How to feel Safe?

Posted by Brenda Yoho

“I don’t want it to happen again,” said Miah Cerrillo—a 4th grader in one of two adjoining Robb Elementary School classrooms where 19 children and two teachers died. You can watch her testimony provided by C-Span and read an article at Education Week, including her recorded testimony.

When Miah is asked if she feels safe, you see her shaking her head no and saying no. She is not alone in this feeling of safety. It is felt by students everywhere. They may not have experienced the level of trauma Miah has, but they have experienced some form of trauma to challenge safety.

Maslow’s Hierarchy of Needs

Safety is a basic need. Most of our decisions and actions are based on meeting our basic needs. The drive to meet safety is essential for all of us. We may not be in constant danger, but our need to feel safe conditions to be completed.

Think of all of the ways safety is used in your life. We purchase insurance; we have smoke detectors, safety guidelines, safety reports on the vehicles we are buying, lifeguards on duty, safety glass, and safety warnings, and my list of examples could continue as you add to this list as well. Safety is an essential basic need.

Why then are we struggling with safety? If we know how important security is to our basic growth needs, why are we taking it away from the children, families, staff, and communities we serve?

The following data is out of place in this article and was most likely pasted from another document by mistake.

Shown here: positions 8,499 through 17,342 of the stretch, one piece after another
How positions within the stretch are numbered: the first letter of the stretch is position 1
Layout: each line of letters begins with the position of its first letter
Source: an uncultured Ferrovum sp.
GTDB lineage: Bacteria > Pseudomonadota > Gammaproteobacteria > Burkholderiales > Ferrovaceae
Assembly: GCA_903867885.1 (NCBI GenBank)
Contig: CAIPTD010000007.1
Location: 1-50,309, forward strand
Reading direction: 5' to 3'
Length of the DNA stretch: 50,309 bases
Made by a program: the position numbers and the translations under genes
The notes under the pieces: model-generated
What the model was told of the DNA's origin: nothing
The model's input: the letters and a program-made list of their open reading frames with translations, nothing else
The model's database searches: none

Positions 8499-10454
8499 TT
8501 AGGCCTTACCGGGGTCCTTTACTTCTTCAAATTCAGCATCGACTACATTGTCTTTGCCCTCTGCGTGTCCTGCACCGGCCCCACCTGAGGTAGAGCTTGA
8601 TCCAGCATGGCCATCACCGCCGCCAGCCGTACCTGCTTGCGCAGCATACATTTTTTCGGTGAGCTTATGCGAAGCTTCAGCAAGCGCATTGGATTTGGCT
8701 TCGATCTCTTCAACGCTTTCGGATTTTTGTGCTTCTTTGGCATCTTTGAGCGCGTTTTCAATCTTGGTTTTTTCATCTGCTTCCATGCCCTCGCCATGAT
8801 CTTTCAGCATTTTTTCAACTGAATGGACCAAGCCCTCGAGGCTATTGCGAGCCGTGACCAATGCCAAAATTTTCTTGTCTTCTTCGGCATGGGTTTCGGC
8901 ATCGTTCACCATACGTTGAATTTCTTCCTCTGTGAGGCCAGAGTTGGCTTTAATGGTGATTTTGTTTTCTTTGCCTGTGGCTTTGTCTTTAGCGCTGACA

Are we allowing biased, money, politics, and selfish “so-called” power to get in the way of making important decisions to bring safety to the center of what needs to be done to help get our foundation back before it cracks completely?

Steps to take toward safety

  • In a recent post, I listed possible solutions to be taken.
  • Connected Communities is a significant step forward in helping to build safety. Safety for individuals involves every aspect of their life. Where they live, work, shop, and go to school. We need our communities now more than ever to help to strengthen our foundation before it cracks completely. In the ‘50s, ‘60s, and early ‘70s, you could find neighborhoods and communities working together to support each other's needs.
  • A first step in helping to re-connect or connect neighborhoods and communities is creating a Connected Community Calendar. It is a fantastic way to communicate to everyone all of the offerings in the community families and friends can share. The offerings begin with placing all the school events first, then community events, and working together to coordinate to find ways to support each other. Keep costs free to low costs when possible. Invite your churches also to add activities. Add in as much as you can to support the needs of the community.
  • Step up, Speak up, and get involved. We do not need protests, shouting voices, or other things. We need individuals to help do the work consistently in our efforts to implement the solutions we know will bring safety to our communities one step at a time.

Please message me if you need help with Connected Community Calendar and hosting a meeting to begin these talks. I have done this with success as we started to do this in the last district I worked in and worked to help bring families together with the community. It can work with stability and consistency. Inviting all organizations, churches, and associations helps ensure you are working together to help each other. When everyone knows what others are doing, more days can be filled with something for someone to do. Keeping everyone actively involved is a great way to keep the community going.

Building solid relationships is essential to school safety. Everyone knowing each other in the community helps us see through different lenses to act on any signs we see. Being proactive is what we need, not reactive.

"I only have 2 rules!"
© 2024 Brenda Yoho
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